China blocks news of Dawa Lama's demise, bars Tibetans from attending his funeral

15th Dawa Rinpoche, a senior religious figure of Shag Rongpo Monastery in Nagchu, Tibet. Photo: TPI file

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Dawa Rinpoche, a senior religious figure from Shag Rongpo Monastery in Nagchu, Tibet, who was being politically persecuted, died earlier this year, yet the Chinese authorities blocked information and imposed various restrictions on his funeral, which Tibetans were also forbidden from attending.

Emerging sources from inside Tibet, Dawa Rinpoche, the beloved Tibetan high ranking Lama, died in Lhasa, the capital city of Tibet on January 30 this year at the age of 86.

During the two weeks of his death, his dharma body entered a state of deep meditation or dharma fixation known in Tibetan Buddhism as "Thukdham" in which the body not only remains seated in meditation but also has no odour, deformation, or decay, a source said on condition of anonymity.

In Tibet, when a high-ranking religlous figure passes away, the devotees generally go to pray, make offerings, worship, mourn, and hold a grand funeral in accordance with traditional customs, but Dawa Rinpoche, because he was a well-known former political prisoner, had been monitored by the Chinese authorities before he passed away. The authorities feared that the growing number of people showing up at the funeral would inevitably lead to demonstrations, and adopted heavy-handed restrictions: First blocked news of his passing, then took warning measures against Tibetans and also removed all news related to him, including photos and videos, from the Internet, another source confirmed.

On February 13, after Dawa Rinpoche came out of his "Thukdham", authorities banned outside devotees from coming to see his body, the source stated.

On February 15, the authorities issued a "four-no" order to Tibetans that all devotees " were not allowed to pay homage, offer khatas (white scarves), create commotion and take photos or videos" while his body was being moved from Lhasa back to Shag Rongpo Monastery in Nagchu. The authorities warned that if anyone violated the orders, they would be arrested and the transport of the body would be cancelled.

On February 18, his body was moved back to his hometown monastery with two vehicles escorted by the monastery and accompanied by military police under strict control. Local Tibetan people flocked and requested to see Rinpoche’s body, but were violently prevented by the authorities, leading to a brief clash. The incident was later mediated by monks from the monastery to stop it from deteriorating further.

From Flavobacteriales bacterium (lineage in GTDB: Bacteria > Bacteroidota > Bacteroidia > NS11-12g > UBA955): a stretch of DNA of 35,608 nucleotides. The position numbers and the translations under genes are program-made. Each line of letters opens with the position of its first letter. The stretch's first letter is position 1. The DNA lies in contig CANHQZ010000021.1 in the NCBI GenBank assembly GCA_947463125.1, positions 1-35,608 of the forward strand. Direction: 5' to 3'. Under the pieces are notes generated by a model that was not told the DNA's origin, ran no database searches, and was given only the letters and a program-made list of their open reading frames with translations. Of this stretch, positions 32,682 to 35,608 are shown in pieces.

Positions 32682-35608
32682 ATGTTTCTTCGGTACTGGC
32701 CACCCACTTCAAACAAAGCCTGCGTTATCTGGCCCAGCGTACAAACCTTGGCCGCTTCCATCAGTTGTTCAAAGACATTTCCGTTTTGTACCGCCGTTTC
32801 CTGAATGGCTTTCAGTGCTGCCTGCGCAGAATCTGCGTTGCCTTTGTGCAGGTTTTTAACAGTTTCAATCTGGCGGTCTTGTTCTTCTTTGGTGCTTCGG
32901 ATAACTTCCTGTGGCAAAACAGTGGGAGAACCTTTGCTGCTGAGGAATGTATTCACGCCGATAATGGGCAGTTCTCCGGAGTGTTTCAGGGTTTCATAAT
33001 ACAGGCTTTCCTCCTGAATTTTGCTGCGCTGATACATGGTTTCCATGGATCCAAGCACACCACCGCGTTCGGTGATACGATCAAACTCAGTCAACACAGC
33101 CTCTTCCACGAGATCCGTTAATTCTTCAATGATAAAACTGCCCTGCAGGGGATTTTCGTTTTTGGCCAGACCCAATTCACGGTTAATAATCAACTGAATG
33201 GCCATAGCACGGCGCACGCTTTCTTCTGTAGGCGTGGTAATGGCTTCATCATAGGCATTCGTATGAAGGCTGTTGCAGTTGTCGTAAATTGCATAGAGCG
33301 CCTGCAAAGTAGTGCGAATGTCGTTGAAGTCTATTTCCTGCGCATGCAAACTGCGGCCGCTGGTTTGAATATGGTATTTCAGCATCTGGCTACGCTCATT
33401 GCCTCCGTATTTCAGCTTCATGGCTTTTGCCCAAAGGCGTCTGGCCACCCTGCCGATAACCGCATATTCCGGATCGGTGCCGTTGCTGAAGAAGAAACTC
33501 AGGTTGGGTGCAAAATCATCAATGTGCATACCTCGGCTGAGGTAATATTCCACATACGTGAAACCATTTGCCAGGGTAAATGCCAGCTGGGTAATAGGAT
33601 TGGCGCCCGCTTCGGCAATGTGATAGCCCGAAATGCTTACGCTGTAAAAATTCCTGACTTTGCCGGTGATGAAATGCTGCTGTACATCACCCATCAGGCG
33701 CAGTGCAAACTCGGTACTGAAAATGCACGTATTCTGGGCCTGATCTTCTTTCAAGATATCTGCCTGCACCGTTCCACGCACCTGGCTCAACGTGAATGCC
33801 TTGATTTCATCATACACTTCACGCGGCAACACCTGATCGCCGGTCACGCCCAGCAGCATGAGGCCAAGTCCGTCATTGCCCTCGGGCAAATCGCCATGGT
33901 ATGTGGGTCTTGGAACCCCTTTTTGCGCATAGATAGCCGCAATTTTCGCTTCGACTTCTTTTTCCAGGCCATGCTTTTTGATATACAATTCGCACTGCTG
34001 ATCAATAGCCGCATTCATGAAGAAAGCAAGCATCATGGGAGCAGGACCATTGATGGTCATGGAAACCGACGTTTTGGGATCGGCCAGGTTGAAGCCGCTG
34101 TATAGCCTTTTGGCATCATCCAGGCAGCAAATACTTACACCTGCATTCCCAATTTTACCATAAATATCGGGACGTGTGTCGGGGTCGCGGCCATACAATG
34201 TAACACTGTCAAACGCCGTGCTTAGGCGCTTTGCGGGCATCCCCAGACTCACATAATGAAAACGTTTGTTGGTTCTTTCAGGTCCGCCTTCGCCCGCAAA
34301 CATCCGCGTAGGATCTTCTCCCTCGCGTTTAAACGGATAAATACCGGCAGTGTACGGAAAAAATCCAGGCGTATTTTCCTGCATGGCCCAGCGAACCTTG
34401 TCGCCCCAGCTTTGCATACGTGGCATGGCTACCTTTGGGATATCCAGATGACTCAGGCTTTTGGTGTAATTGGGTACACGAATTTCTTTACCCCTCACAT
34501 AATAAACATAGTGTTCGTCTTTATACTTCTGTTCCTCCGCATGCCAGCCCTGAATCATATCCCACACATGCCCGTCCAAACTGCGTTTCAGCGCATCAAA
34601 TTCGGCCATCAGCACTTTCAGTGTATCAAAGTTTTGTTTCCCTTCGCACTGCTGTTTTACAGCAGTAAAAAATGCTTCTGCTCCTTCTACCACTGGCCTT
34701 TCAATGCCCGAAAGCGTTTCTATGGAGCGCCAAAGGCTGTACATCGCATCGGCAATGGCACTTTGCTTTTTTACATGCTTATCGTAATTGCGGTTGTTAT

On February 25, the authorities allowed only monks from the monastery to attend the funeral ceremony, but no one was allowed to take pictures or videos, and monks had to be scanned when they entered.

Dawa Rinpoche was born in 1937 in Nagchu, Tibet, and was later recognised as a reincarnated Lama, known as the Fifth Choktrul Dawa Rinpoche. After the illegal occupation of Tibet by the Chinese Communist Party, He was persecuted politically for expressing his grievances against the oppressive policies of the Chinese Government, including a five-year imprisonment during the so-called Democratic Reforms and a seven-year imprisonment during the Cultural Revolution.

In 2010, he was arrested by the Chinese government for discussing with His Holiness the 14th Dalai Lama about the search for the reincarnation of Rongpo Chogyal Rinpoche, the head of Shag Rongpo Monastery, and was later sentenced to seven years in prison. Since his release, he has been under constant surveillance by the authorities.

Shag Rongpo Monastery has been the scene of several protests against the Chinese government, mainly due to interference in the monastery's Buddhist activities, especially the authorities' designation of the reincarnation of the head of the monastery without going through the formal religious procedures, which has caused strong opposition from the monks. Since then, the authorities have taken suppressive measures, forcibly closing Shag Rongpo Monastery in July 2013, expelling monks, and placing military and police officers on tight security at the monastery. In August of the same year, thousands of Tibetans from 16 local villages staged demonstrations and petitions demanding that authorities reopen the monastery and release Dawa Rinpoche, which led to an even greater crackdown, with many monks and lay Tibetans being arrested and sentenced to prison terms and forced to undergo patriotic education.

The source further indicated that in January 2021, the Chinese government began to upgrade, add and reinforce the surveillance system in the entire Nagchu area, using solar panels to power the surveillance equipment, so that all corners of the area, from the county town to the remote villages, are monitored and no blind spots are left, and the quality of the surveillance footage is upgraded to " high definition ". In addition, the authorities have long been implementing measures to block the Internet from time to time in the counties of Driru and Nagchu, and cell phones are either bugged or disconnected, while local Tibetans are almost cut off from their relatives and friends outside Tibet.